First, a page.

I eventually had a contact for MAC cosmetics and decided to be bold and use it for my own use and become an Amazon pro-seller.  The money was just calling me.  I couldn’t help but think if I start selling this stuff people would buy it.  This was my first experience working for myself and being an entrepreneur.   My online store  was for cosmetics and our main item for sale was MAC Cosmetics. You wouldn’t believe how popular MAC is online, we had this wholesaler who would sell it to us. (I swear it was authentic). That was literally the only thing we would sell. I sold 80k worth of it within the first year.

Well I guess we didn’t tip the wholesaler enough because he stiffed us on the product and wouldn’t sell to us any more.

All the other product out there to buy was pretty much garbage and not giving us a high enough profit margin to make the effort.

After that I closed the business but I learned a few good lessons about owning a business:

  1. Never go into business with a friend.
    1. It sounds fun at first but it’sa recipe for disaster. I had worked with her at the distribution company and it was a lot of fun.  I felt guilty for taking the contact and profiting on my own, when my best friend was sitting right next to me.  We had very different approaches to the business though.  She wanted to cash out too early so we were never able to reinvest or grow the company. If our orders were growing, it would have been more worthwhile for the supplier and he would have been less likely to drop us like that. We were unknowingly wasting his time by making him fill our small orders twice a month.
  2. Always tip the people who help you make money
    1. It’s just good karma and it good at relationship building. You won’t believe how good “You’ll scratch my back, I’ll scratch yours” strategy works.  I was so stupid to not give a nice Christmas bonus, like it’s such an obvious thing to do. When when your young and trying to start a business with absolutely no money, every dollar counts, but the dollars you spend on the people who help you be successful are the most important to spend.
  3. Never rely on one source of income or client for your business.
    1. When the MAC supply ran dry so did our business. We never bothered to diversify. We could have done videos on makeup or promoted our own products. But we never got that far.
    2. I’ve also read about other people making this mistake like YouTubers and Insta Influencers using only one platform to make their connections.  This is obviously risky since you are not in charge of the overall platform and if they decide to shut you down because of a “policy violation,” well then you’re SOL.

Lessons I learned From Being A Salesperson

When I stopped doing what the other salespeople were doing that’s when it clicked and I started to do so much more business.  There are 10,000 licensed real estate salespeople in  NYC.  There are only so many rental and sales deals for all those agents.  The reality is that not everyone will be successful in this industry and many are living hand to mouth and deal to deal.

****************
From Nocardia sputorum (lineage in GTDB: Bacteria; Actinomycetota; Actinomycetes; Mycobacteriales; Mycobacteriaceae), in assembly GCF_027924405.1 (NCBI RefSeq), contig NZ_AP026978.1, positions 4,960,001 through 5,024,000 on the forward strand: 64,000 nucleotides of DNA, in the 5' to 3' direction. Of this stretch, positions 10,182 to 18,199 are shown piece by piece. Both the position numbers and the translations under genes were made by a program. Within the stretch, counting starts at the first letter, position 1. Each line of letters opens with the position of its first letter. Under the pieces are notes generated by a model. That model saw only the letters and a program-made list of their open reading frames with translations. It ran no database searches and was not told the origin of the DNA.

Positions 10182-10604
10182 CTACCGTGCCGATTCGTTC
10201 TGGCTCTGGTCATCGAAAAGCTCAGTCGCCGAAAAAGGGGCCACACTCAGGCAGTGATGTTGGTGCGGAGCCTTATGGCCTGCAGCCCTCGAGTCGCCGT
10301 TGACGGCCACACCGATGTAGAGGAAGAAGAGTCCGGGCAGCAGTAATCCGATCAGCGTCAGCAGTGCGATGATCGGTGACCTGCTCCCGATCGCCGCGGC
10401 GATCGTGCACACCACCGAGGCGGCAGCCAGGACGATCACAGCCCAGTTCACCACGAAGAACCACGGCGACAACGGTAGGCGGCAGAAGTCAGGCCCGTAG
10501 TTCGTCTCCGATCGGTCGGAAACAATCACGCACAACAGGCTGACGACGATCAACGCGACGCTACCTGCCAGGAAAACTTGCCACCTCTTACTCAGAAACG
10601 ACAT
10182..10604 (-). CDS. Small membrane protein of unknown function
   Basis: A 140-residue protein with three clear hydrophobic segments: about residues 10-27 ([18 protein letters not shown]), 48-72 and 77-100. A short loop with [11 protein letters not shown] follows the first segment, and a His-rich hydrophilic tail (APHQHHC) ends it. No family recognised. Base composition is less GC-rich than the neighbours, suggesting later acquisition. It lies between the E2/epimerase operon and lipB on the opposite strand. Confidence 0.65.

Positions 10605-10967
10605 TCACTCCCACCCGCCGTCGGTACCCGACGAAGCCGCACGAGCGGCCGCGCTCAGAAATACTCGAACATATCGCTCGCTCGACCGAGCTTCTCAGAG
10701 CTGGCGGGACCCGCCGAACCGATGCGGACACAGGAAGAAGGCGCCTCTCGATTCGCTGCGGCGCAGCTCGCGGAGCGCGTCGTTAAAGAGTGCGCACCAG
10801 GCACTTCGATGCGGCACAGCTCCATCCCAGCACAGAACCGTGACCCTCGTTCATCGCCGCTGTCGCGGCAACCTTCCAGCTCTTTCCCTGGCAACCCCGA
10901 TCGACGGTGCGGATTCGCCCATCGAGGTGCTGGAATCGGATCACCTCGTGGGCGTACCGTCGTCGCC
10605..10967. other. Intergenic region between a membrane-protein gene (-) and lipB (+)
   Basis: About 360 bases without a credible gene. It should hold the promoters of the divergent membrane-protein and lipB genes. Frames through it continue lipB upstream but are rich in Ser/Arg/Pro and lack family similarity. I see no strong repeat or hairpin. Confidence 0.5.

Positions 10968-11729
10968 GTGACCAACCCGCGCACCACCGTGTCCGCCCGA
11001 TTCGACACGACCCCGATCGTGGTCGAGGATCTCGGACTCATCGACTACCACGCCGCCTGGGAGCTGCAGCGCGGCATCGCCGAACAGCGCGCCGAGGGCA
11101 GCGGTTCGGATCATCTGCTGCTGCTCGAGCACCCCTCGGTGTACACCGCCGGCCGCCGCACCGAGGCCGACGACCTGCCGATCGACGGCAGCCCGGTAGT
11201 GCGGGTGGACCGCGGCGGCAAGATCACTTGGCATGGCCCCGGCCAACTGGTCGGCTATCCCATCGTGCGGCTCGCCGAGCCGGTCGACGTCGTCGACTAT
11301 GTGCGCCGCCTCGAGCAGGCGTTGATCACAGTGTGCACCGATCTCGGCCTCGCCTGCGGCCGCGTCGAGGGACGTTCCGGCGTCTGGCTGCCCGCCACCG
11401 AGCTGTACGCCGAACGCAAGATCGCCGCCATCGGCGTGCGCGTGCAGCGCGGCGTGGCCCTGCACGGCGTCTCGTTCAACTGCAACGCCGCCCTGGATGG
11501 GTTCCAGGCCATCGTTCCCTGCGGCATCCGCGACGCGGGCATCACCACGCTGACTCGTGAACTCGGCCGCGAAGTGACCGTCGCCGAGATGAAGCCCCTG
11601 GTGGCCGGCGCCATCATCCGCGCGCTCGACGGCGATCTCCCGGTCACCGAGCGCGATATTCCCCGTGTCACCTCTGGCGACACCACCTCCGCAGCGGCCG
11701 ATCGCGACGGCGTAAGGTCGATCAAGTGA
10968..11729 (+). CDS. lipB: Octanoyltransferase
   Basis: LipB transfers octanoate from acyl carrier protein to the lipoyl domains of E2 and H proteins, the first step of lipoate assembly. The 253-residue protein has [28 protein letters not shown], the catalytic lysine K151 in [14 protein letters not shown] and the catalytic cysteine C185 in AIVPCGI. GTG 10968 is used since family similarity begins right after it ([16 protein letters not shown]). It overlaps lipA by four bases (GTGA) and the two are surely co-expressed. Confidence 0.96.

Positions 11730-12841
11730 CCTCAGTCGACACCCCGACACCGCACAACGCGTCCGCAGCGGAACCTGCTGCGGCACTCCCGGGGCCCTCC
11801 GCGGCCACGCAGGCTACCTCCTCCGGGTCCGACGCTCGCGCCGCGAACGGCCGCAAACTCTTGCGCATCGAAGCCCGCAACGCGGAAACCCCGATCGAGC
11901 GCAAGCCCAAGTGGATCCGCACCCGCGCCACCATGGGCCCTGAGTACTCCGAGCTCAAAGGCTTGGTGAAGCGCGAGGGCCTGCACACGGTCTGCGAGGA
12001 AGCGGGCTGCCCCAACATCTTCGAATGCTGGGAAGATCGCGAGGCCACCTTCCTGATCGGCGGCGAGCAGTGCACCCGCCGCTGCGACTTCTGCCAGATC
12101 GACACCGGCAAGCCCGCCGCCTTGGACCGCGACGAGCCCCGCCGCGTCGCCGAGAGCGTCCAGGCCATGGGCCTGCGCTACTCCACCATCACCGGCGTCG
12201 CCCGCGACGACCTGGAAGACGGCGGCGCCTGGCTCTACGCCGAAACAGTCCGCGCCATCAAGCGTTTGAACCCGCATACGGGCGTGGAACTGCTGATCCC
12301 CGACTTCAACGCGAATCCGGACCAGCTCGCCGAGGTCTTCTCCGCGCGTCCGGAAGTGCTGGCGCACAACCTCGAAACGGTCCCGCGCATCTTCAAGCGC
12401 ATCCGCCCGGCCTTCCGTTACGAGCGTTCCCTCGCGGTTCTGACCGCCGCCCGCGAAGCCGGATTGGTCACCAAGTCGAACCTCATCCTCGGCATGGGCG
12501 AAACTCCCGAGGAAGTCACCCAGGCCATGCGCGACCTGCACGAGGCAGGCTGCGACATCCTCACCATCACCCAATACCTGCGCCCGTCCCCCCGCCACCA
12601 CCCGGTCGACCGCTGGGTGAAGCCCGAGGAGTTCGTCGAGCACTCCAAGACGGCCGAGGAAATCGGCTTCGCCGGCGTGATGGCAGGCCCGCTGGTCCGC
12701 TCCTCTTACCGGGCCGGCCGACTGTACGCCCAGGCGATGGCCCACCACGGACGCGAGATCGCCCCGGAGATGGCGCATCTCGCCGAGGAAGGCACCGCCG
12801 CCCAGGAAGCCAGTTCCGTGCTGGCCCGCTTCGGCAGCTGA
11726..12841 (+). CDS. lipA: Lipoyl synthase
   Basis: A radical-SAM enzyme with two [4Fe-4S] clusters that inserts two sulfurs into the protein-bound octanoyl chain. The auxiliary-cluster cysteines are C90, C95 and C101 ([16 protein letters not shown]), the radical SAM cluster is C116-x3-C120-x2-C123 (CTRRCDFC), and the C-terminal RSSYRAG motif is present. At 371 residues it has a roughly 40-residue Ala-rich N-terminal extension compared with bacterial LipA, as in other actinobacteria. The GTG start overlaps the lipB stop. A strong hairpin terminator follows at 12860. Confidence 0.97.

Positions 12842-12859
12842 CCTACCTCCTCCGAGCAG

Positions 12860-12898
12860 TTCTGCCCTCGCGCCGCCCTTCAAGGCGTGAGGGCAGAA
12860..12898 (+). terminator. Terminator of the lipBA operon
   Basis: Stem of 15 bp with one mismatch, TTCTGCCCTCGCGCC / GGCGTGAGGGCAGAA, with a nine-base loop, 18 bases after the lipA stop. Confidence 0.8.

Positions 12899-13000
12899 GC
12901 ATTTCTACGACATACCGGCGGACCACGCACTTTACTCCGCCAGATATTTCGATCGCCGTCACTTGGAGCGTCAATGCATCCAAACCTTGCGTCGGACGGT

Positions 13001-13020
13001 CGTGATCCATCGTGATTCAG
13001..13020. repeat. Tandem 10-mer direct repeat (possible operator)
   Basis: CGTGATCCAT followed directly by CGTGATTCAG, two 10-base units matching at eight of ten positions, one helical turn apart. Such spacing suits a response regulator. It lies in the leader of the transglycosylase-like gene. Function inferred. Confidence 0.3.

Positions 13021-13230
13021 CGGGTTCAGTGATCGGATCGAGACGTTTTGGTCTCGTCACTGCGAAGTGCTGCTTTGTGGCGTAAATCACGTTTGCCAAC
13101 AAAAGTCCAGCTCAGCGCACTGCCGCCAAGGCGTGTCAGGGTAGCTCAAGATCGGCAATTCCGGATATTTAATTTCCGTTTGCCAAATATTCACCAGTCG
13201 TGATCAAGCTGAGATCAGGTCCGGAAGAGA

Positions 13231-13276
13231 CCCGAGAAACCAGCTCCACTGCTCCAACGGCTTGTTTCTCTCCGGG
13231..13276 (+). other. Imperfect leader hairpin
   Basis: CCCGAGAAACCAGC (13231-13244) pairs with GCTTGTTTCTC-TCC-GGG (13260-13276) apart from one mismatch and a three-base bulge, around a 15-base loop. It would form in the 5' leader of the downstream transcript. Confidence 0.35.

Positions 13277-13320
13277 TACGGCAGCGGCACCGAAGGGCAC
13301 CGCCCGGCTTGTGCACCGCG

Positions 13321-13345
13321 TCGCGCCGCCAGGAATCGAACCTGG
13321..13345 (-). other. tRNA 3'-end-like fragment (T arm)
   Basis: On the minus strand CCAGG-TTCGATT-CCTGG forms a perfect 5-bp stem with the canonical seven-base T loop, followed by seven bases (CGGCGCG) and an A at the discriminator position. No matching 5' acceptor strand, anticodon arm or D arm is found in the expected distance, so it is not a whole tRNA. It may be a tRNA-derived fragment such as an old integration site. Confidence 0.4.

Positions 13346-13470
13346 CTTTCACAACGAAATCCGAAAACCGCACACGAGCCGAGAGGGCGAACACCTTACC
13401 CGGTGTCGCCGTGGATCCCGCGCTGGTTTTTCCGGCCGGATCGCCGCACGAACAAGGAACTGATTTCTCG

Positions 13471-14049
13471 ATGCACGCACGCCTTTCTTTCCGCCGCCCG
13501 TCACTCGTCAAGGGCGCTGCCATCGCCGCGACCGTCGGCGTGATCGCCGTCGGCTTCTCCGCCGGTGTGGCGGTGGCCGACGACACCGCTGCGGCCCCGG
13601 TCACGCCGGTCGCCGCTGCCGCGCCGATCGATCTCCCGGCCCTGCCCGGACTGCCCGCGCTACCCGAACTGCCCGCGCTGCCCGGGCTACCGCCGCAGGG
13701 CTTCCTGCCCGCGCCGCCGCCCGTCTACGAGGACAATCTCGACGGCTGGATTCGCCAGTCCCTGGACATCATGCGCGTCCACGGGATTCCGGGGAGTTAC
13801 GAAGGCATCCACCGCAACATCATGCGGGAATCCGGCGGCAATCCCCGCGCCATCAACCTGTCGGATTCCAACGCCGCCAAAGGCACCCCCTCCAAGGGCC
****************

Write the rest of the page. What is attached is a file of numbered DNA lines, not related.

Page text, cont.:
They say 5% of salespeople make 80% of deals. To be the top sales person you need to do things other people aren’t willing to do or are too lazy to do.

In real estate that meant doing a mailing list. Many agents were too preoccupied with finding their next deal, they didn’t think ahead to do long term prospecting like email blasts and promotions.

I also prospected by cold calling leads for exclusives and following up relentlessly. All I needed was to have one door open and then I would snowball that opportunity into other opportunities.

Over time you want to create a snowball effect of success. Promoting yourself and showing off your accomplishments helps you get the confidence and business you need from new customers.  The snowball effect is probably the most important lesson I learned.  The more time you spend on a business, the more it should grow.  It should never be stagnant  unless there is a catastrophic economic collapse or recession.  The issue is that no one teaches you how to start the snowball.  In the beginning, it looks very small and almost useless to keep rolling.  Maybe a piece breaks off here and again there but over time all the cumulative effort you made over the years will be worth something, it will get stronger, and next thing you know you have a giant business! (Snowball!)

Once the snowball is huge, that’s when people notice you and give you more business with little prospecting.

Things that will help you grow your snowball:

  • Mailing lists and email blasts with all the contacts you’ve ever had
  • Cold calls
  • Holiday cards
  • Quality business cards
  • Neat  work space
  • Requesting referrals
  • Gifts at closing
  • Following up with service, doing surveys
  • Having a business plan and marketing plan
  • Being consistent with the above items

I hope you’ve found this post really useful. It was actually a discussion that I first started on Quora but it was so popular there, I decided to expand on the discussion.

Let me know your thoughts and feedback and feel free to follow, share and like.